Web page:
Accenture Unveils New Hardware For Blockchain Security Solutions
On February 8, 2017, the professional services company Accenture unveiled a patent-pending solution for blockchain technology to integrate with industrial-grade security systems that support sectors including financial services, healthcare and government. Collaborating with technology provider Thales, Accenture will utilize the company’s hardware security modules so that blockchain platforms can incorporate security features seamlessly through a developer-friendly interface. Thales brings years of technological experience and knowledge to this project, as their existing hardware solutions are used by most major banks to secure records and assets from cybertheft and other threats.
Thales’ HSMs are essentially crypto-processors that securely generate, protect, and store digital keys. According to comments made by Thales and Accenture, keys stored in the HSM architecture cannot be extracted or used except under a highly controlled protocol. The solution is built off of the widely used nShield HSM developed by Thales and facilitates large-scale commercial use of blockchain technology.
Simon Whitehouse, senior managing director and head of blockchain technologies at Accenture, states:
“Blockchain is quickly maturing across industries and is set to profoundly change how businesses operate. But current applications cannot meet the high security standards of most mission-critical IT infrastructure. That is because the digital keys used to secure and validate messages and transactions historically have proven vulnerable to network attacks. Our solution provides the same kind of physical security that banks have relied on for decades to keep money and transaction records safe from cyberthieves. It will clear a wider path not only for banks but for governments, insurers, healthcare providers and others to do real-world deployments of blockchain technology.”
Traditional blockchain-based systems rely on cyberwallets to store digital keys for blockchains. Because keys typically reside on software servers, they are vulnerable to network breaches that have plagued cryptocurrency exchanges in recent years. Accenture’s new solution makes it nearly impossible for digital keys to be misappropriated since their storage is physically isolated from IT networks and are designed with highly sophisticated, deterministic security mechanisms.
An additional feature of the solution is that platforms need only to be installed once, allowing companies to secure each of their blockchain applications – regardless of which blockchain they use – and eliminating the need to craft an individual code for each solution.
According to Jon Greater, CTO at Thales e-Security:
“The possibilities for blockchain are endless. In the financial sector everything from transactions to contracts and deeds could use a blockchain to legitimize and simplify the settlement process, and industries such as healthcare and federal government also stand to benefit from this technology. However, in order for blockchains to work, we need to believe and trust them, which means every participant must agree and anticipate how they will take part in the chain. Unfortunately innovation and vulnerability very often go hand-in-hand. Accenture has built trust and security into the technology of the chain itself, using Thales HSMs to protect the chain and prevent any nefarious activity. Thales continues to invest in blockchain delivering the ‘root of trust’ to this emerging technology.”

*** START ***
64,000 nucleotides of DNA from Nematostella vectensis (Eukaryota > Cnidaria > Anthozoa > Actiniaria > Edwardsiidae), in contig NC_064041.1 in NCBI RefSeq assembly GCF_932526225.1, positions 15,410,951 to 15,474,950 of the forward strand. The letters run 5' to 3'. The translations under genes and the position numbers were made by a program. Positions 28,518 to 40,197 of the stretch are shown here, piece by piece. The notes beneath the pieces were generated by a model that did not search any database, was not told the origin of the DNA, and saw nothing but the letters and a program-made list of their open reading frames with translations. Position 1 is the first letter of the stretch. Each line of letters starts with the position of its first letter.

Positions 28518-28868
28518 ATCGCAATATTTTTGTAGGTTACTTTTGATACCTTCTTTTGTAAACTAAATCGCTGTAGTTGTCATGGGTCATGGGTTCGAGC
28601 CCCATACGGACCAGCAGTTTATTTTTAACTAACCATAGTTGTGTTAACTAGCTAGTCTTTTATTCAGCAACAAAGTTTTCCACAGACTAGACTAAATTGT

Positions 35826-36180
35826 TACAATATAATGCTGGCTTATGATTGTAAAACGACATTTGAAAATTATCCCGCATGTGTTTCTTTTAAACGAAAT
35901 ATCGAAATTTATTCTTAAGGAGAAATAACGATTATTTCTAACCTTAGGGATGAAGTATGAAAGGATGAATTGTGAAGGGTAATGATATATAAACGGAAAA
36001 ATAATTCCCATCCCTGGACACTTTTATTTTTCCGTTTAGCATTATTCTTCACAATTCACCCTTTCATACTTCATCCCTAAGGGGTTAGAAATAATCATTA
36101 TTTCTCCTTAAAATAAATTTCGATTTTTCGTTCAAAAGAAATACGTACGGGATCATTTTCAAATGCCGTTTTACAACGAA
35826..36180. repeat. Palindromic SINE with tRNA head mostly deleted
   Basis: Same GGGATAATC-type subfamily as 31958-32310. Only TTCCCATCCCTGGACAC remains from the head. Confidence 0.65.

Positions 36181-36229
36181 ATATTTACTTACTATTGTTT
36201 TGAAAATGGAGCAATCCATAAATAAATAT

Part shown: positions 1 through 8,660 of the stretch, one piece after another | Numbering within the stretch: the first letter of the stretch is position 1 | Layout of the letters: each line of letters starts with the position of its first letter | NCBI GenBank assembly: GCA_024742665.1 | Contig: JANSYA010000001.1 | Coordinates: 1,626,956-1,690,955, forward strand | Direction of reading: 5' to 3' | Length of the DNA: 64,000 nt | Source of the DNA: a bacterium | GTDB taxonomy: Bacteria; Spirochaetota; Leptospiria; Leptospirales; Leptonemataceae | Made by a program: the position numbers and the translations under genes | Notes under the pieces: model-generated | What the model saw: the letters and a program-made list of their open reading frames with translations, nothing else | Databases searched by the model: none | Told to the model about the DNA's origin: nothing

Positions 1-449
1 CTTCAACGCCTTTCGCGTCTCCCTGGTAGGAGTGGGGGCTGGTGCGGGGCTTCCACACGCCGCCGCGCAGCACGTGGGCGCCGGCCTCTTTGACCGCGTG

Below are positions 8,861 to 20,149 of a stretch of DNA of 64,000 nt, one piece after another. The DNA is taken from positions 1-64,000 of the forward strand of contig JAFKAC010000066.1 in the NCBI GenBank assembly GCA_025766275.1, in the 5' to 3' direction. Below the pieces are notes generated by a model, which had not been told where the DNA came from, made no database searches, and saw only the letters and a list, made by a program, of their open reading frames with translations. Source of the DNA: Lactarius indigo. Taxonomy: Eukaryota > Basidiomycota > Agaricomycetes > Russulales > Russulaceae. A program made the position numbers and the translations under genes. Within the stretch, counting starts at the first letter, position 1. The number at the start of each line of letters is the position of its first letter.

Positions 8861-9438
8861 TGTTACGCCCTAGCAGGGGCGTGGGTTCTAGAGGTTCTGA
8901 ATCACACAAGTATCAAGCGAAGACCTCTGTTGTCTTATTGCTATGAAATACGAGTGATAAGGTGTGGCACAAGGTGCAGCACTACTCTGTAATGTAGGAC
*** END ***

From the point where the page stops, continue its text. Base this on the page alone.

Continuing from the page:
Accenture’s solution utilizes Hyperledger’s Fabric that leverages container technology to host smart contracts that comprise the application logic of a system, and can be adapted for other blockchain platforms. Although Accenture’s solution is patent-pending, HSMs have been utilized by banks to safeguard and manage digital keys for ATM machines, mainframe operations, and point-of-sale machines, and to verify and sign SWIFT messages. HSMs are used in virtually any application that requires secure and verified signatures – for example, when a customer withdraws cash from an ATM, the bank’s data center uses HSMs to validate a personal PIN.
Benefits of HSMs include:
• Keys are stored within secure HSM boundary: the keys always live inside the secure, certified HSM boundary vs. in software or on a hard drive where they are vulnerable to attacks.
• Tamper–resistant hardware: FIPS 140-2 Level 2 and 3 certified HSMs are tested to stringent standards and are extremely difficult to access by unauthorized users.
• Sophisticated cryptography: HSMs use a certified, cryptographically secure random number generator to create keys, providing superior quality keys than a typical computer system.
David Treat, the managing director and financial services blockchain lead at Accenture, said:
"The opportunity to benefit from blockchain technology within sectors like financial services and healthcare depends on an ability to protect digital keys using conventional standards of security. While there have been bespoke blockchain integrations with HSMs before, this solution offers a simpler and more flexible standard to connect blockchain platforms with the leading HSMs. We are committed to delivering these types of real-world innovations that will serve as the stepping stones to make blockchain technology a reality for large-scale enterprises."
Because Thales is a leader in advanced data security solutions and services, from ground transportation to aerospace technology, this collaboration will help strengthen the broad range of services Accenture provides to blockchain-based platforms such as strategy, consulting, digital, technology and operations. The use of HSMs for blockchain-based systems is just one example of how interoperability within the space is steadily advancing to provide the reassurance companies want and need, which will aid in blockchain’s mainstream adoption.